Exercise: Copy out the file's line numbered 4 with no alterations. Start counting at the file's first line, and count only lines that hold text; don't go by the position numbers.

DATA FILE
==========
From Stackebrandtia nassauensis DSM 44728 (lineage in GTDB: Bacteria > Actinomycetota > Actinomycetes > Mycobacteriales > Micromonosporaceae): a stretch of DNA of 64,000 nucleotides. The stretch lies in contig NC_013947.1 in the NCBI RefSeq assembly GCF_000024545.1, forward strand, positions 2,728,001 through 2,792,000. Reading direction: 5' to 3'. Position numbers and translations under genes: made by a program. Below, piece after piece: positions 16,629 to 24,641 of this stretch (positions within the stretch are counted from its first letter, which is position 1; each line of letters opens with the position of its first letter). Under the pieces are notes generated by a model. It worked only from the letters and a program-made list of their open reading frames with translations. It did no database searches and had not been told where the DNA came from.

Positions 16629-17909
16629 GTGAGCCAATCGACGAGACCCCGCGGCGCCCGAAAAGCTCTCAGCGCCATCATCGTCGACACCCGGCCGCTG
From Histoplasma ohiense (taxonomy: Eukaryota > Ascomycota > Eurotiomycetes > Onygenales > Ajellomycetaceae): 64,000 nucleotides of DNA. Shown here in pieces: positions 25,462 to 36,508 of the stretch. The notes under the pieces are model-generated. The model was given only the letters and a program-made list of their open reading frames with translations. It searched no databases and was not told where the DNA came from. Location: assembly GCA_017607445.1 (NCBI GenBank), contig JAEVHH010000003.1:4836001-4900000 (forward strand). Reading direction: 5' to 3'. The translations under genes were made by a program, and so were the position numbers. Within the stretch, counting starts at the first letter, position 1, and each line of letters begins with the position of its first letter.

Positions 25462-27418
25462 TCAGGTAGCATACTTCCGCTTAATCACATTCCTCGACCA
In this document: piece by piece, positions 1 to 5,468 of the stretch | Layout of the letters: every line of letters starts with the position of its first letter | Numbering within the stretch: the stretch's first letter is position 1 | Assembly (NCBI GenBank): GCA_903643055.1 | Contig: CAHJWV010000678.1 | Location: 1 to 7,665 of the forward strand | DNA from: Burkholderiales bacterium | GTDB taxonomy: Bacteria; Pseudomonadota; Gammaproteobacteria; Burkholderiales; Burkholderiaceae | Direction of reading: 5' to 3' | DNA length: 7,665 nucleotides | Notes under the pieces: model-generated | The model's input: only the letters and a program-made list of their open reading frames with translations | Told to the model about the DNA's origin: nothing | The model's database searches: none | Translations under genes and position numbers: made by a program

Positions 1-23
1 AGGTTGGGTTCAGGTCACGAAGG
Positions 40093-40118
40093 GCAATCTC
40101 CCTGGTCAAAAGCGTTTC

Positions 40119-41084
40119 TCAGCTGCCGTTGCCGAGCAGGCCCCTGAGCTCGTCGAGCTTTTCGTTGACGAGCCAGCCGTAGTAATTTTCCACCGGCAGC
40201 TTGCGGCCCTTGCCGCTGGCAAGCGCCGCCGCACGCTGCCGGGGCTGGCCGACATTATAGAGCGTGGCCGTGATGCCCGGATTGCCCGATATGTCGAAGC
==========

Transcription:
From Histoplasma ohiense (taxonomy: Eukaryota > Ascomycota > Eurotiomycetes > Onygenales > Ajellomycetaceae): 64,000 nucleotides of DNA. Shown here in pieces: positions 25,462 to 36,508 of the stretch. The notes under the pieces are model-generated. The model was given only the letters and a program-made list of their open reading frames with translations. It searched no databases and was not told where the DNA came from. Location: assembly GCA_017607445.1 (NCBI GenBank), contig JAEVHH010000003.1:4836001-4900000 (forward strand). Reading direction: 5' to 3'. The translations under genes were made by a program, and so were the position numbers. Within the stretch, counting starts at the first letter, position 1, and each line of letters begins with the position of its first letter.